The historic South Street Seaport district in New York City has not exactly been known for its high fashion sense, but the arrival of the iconic retail destination 10 Corso Como is about to change all that.
The first (and only) American outpost of the Milanese boutique throws the doors open to its sprawling new Manhattan home this week. It occupies the entire ground floor of the Fulton Market Building, which was formerly the Fulton Fish Market that dates as far back as 1822. Measuring a whopping 28,000 sq ft, 10 Corso Como New York is armed with the same eclectic mix of fashion, objects, books, an Italian café and restaurant, art and photography gallery – and of course – a garden, that has made the Italian original so popular for almost 30 years.
‘When I saw the building, I fell in love. I also like the area very much. The buildings are low and there’s not much traffic. There’s a kind of serenity. It’s a little bit like in Milan. We started in an area where everybody thought nobody would ever come,’ says founder Carla Sozzani. ‘Also, This building is very historical, and when I saw all the fishes outside on the red brick, it’s beautiful. You feel like it’s not something that just happened overnight.’
Founded in 1991 by Sozzani, a former fashion editor and publisher, 10 Corso Como was designed as a ‘virtual 3D magazine’ that brought together a variety of cultural mediums and sources in a single place. Eschewing all pre-existing retail norms of the time, the pioneering shopping destination’s diverse combination of food, fashion, music, art and design has since spawned countless iterations around the world.
‘I was never a retailer, I just wanted a place where I was more a consumer,’ she adds, explaining her philosophy of ‘slow shopping’ that grounds the concept for the store. ‘I loved the fact that when you’re buying something that’s not of major necessity, we need to enjoy the process. I don’t see why we should rush to buy something that is going to give pleasure to you, or your son, your daughter or your lover. At the very beginning when we were putting a lot of effort into packaging and ribbons, people were wondering why to lose time for packaging? And now, people come for the packaging.’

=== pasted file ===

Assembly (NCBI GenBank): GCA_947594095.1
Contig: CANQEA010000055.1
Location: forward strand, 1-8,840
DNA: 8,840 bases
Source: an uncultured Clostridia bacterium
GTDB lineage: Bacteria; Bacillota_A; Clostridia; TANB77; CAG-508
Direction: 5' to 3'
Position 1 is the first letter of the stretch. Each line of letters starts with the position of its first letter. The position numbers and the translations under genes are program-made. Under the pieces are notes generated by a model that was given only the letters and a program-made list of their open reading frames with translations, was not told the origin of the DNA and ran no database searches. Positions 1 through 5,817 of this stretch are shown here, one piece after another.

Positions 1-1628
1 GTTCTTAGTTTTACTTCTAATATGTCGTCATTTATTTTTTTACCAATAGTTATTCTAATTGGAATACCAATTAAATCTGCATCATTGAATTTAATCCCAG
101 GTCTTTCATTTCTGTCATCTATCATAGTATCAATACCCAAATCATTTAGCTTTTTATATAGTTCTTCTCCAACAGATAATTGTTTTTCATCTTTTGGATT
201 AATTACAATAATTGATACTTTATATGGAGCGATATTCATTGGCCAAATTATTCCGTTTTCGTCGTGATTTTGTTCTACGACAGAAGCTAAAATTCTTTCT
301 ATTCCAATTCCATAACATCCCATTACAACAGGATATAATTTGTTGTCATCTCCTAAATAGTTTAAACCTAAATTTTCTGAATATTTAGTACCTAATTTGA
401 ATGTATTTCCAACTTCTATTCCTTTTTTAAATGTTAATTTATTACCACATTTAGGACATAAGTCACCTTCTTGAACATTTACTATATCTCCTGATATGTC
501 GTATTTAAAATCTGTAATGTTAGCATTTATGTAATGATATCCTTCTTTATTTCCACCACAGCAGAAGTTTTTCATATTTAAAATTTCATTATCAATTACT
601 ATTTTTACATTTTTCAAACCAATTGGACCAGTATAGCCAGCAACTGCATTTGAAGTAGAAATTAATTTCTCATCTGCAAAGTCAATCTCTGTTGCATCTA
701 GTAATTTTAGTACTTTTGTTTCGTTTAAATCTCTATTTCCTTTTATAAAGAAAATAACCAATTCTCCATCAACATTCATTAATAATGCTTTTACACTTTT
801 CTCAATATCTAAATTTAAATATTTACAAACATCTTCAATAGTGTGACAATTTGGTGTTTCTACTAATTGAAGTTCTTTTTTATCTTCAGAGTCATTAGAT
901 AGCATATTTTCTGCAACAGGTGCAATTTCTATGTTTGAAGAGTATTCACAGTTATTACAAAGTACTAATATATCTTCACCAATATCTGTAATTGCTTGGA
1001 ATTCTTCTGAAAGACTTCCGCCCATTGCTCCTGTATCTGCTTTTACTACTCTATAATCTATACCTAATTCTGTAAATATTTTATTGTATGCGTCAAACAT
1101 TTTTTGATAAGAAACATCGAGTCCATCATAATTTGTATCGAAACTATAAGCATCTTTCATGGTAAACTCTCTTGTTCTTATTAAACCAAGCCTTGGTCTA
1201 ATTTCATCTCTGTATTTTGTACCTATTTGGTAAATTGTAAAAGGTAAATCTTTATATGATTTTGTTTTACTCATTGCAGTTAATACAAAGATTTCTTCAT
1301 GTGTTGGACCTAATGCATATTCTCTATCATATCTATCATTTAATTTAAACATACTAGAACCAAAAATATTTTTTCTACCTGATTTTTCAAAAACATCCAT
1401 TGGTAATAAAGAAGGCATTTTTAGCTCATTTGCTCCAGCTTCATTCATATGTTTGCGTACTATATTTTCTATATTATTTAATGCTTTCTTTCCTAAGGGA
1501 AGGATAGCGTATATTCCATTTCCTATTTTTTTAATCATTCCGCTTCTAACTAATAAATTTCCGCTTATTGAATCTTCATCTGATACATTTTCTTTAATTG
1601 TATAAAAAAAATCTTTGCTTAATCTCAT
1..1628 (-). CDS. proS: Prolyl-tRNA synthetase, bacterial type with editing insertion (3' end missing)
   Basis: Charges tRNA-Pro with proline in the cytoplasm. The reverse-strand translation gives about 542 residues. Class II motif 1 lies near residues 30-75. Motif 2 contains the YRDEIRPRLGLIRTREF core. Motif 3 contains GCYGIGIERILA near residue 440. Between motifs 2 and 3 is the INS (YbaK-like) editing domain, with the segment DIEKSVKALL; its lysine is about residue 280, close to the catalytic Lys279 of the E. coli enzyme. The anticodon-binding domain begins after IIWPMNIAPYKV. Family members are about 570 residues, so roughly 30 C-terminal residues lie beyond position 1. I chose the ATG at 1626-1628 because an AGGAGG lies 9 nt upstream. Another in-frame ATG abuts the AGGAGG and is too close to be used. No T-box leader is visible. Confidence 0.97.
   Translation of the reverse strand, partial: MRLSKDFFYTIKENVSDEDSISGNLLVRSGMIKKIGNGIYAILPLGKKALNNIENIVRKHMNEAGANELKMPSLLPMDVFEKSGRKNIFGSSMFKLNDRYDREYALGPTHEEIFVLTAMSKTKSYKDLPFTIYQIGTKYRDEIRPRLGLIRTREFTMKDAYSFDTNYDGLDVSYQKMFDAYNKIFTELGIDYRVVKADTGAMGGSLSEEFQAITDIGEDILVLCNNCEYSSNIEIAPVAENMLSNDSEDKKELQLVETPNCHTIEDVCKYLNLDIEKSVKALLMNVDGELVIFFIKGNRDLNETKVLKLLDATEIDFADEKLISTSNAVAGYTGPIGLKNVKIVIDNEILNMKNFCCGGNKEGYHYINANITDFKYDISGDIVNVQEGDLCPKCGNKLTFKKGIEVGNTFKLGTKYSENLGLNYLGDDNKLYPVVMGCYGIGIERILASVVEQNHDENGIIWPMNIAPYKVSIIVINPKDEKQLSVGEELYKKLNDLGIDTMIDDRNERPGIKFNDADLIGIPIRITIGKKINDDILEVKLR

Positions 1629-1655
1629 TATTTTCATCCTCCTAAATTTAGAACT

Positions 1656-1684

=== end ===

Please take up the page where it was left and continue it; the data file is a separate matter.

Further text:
In New York, the boutique offsets its historical locale with its distinctive circular black and white logo, designed by the American artist Kris Ruhs, who’s also overseen the design of the space – just as he has with the brand’s other offshoots in Tokyo, Seoul, Shanghai and Beijing. Five hundred chrome and glass circular lights – each individually made by Ruhs – cover the ceiling of the New York space. In the restaurant, Ruhs has filled three glass tanks with delicate sculptural assemblages resembling fish, seaweed and coral, while in the bijou, glass-encased garden, he has adorned planters and flowerpots with ceramic adornments and painted the floor tiles as well.
In addition to the fashion and object collections, 10 Corso Como also houses a series of jewellery-inspired lighting installations by Michael Anastassiades for Flos, and a gallery space, which opens with an exhibition of 45 Helmet Newton images, selected by Newton himself. Entitled ‘Private Property’ and presented by both the Helmut Newton Foundation and Fondazione Sozzani, the exhibition marks the first time the images are being shown in the United States.§